Impact of marijuana on venous thromboembolic events: Cannabinoids cause clots in trauma patients

Jack Stupinski, Letitia Bible, Samer Asmar, Mohamad Chehab, Molly Douglas, Michael Ditillo, Lynn Gries, Muhammad Khurrum, Bellal Joseph

Research output: Contribution to journalArticlepeer-review

8 Scopus citations


BACKGROUND Tetrahydrocannabinoids (THC) can modulate the coagulation cascade resulting in hypercoagulability. However, the clinical relevance of these findings has not been investigated. The aim of our study was to evaluate the impact of preinjury marijuana exposure on thromboembolic complications (TEC) in trauma patients. METHODS We performed a 2-year (2015-2016) analysis of American College of Surgeons Trauma Quality and Improvement Program database and included all adult (≥18 year) trauma patients. Patients were stratified based on preinjury exposure to Marijuana: THC + ve and THC -ve groups. We performed propensity score matching to control for confounding variables: demographics, comorbidities, injury parameters, hospital course, and thromboprophylaxis use. Outcomes were TEC (deep venous thrombosis, pulmonary embolism, stroke, myocardial infarction) and mortality. RESULTS Of 593,818 trauma patients, 678 patients were matched (THC + ve: 226 vs. THC -ve: 452). Mean age was 34 ± 15 years, Injury Severity Score was 14 (10-21). There was no difference between the two groups regarding age (p = 0.75), sex (p = 0.99), Injury Severity Score (p = 0.54), spine Abbreviated Injury Scale (AIS) (p = 0.61), head AIS (p = 0.32), extremities AIS (p = 0.38), use of unfractionated heparin (p = 0.54), use of low molecular weight heparin (p = 0.54), and hospital length of stay (p = 0.87). Overall, the rate of TEC was 4.3% and mortality was 4%. Patients in THC + ve group had higher rates of TEC compared with those in THC -ve group (3.5% vs. 1.1%, p = 0.03). The rate of deep venous thrombosis (6.6% vs. 1.8%, p = 0.02) and PE (2.2% vs. 0.2%, p = 0.04) was higher in THC + ve group. However, there was no difference regarding the rate of stroke (p = 0.24), myocardial infarction (p = 0.35) and mortality (p = 0.28). CONCLUSION THC exposure increases the risk of TEC in patients with trauma. Early identification and treatment for TEC is required to improve outcomes in this high-risk subset of trauma patients. LEVEL OF EVIDENCE Prognostic study, level III.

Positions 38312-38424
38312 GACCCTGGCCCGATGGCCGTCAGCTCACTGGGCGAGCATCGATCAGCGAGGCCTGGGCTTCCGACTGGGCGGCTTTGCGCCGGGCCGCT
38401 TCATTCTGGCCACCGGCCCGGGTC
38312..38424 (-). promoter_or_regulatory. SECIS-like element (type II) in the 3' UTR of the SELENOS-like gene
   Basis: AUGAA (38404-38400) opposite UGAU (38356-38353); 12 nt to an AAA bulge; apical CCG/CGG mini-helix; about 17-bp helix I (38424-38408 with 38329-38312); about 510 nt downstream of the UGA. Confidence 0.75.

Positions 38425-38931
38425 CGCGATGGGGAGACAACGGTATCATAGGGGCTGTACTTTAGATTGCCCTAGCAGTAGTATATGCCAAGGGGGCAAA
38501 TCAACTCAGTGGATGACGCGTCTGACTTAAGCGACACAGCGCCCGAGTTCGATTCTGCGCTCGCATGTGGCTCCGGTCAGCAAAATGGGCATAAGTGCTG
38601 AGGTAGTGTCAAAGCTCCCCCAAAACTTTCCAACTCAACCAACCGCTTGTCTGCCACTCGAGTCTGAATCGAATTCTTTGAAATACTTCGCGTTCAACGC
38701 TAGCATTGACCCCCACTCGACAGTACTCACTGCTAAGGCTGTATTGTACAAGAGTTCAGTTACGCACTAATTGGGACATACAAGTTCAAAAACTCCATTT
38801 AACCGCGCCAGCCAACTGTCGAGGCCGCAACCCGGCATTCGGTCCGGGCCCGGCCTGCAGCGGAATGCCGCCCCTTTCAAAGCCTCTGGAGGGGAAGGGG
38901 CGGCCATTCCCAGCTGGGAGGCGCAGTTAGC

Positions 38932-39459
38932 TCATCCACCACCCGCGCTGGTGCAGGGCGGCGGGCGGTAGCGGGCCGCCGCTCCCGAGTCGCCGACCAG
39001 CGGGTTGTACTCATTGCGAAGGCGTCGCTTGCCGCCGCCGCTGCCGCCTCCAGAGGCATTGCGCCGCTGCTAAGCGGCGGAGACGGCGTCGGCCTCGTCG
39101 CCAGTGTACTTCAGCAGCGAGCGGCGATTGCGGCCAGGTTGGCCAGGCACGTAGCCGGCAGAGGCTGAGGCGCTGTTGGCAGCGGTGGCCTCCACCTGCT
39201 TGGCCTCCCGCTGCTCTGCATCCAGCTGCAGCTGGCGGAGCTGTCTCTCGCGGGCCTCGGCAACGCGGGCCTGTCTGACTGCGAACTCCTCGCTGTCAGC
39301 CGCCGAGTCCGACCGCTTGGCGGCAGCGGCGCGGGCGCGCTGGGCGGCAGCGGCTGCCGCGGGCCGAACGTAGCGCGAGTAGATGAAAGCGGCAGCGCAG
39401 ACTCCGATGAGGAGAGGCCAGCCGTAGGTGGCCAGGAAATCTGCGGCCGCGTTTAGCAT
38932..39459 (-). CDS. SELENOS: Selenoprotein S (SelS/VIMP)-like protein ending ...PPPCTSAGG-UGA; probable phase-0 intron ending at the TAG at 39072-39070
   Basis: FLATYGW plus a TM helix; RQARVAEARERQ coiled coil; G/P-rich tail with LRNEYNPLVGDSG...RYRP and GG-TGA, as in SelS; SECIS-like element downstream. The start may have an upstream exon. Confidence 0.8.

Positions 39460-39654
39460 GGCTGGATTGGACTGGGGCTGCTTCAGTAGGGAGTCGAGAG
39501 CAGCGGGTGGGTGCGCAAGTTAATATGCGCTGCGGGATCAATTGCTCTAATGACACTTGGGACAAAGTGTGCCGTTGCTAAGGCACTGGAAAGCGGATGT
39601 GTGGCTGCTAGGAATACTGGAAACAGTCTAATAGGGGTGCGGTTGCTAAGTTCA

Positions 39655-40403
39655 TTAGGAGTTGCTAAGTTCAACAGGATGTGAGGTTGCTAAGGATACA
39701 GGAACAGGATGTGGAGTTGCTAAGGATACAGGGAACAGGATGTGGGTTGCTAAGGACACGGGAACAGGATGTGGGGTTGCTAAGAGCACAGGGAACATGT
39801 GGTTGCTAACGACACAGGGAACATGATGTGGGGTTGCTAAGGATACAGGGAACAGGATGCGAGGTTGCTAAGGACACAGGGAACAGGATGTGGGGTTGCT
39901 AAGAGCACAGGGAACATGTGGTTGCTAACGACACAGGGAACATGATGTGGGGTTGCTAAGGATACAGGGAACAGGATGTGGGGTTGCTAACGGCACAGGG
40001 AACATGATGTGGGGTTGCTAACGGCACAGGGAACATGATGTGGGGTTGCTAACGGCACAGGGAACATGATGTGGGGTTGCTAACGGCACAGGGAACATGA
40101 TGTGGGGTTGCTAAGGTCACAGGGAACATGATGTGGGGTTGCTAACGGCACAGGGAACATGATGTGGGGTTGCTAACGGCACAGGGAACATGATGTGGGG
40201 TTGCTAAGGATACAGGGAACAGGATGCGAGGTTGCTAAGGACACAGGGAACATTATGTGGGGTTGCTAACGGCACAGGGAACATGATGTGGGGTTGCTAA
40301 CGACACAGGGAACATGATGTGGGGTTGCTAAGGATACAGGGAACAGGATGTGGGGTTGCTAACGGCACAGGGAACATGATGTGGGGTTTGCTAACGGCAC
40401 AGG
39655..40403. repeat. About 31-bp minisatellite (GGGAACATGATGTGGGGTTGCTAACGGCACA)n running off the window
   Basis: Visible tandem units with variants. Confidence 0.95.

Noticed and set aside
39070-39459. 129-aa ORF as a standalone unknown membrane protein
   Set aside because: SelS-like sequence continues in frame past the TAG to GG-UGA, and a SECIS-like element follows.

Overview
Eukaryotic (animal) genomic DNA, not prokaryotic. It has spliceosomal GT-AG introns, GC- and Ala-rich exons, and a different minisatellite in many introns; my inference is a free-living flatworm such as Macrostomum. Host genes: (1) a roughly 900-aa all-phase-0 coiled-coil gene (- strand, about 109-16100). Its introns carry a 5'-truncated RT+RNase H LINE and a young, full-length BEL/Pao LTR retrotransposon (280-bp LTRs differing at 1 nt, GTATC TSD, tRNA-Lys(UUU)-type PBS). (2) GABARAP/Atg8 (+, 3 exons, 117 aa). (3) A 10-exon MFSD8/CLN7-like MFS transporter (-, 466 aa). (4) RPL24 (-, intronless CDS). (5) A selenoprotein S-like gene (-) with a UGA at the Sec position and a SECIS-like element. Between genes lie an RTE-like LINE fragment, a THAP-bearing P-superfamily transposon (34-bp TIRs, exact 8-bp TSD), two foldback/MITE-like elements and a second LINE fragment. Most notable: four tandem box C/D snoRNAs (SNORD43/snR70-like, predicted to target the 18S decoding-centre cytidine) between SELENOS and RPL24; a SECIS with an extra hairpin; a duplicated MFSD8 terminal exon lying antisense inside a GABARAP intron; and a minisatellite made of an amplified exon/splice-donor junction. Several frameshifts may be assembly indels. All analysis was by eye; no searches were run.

Original languageEnglish (US)
Pages (from-to)125-131
Number of pages7
JournalJournal of Trauma and Acute Care Surgery
Issue number1
StatePublished - Jul 1 2020


  • Marijuana
  • deep vein thrombosis
  • pulmonary embolism
  • tetra-hydro-cannabinoids
  • thromboembolic complications

ASJC Scopus subject areas

  • Surgery
  • Critical Care and Intensive Care Medicine


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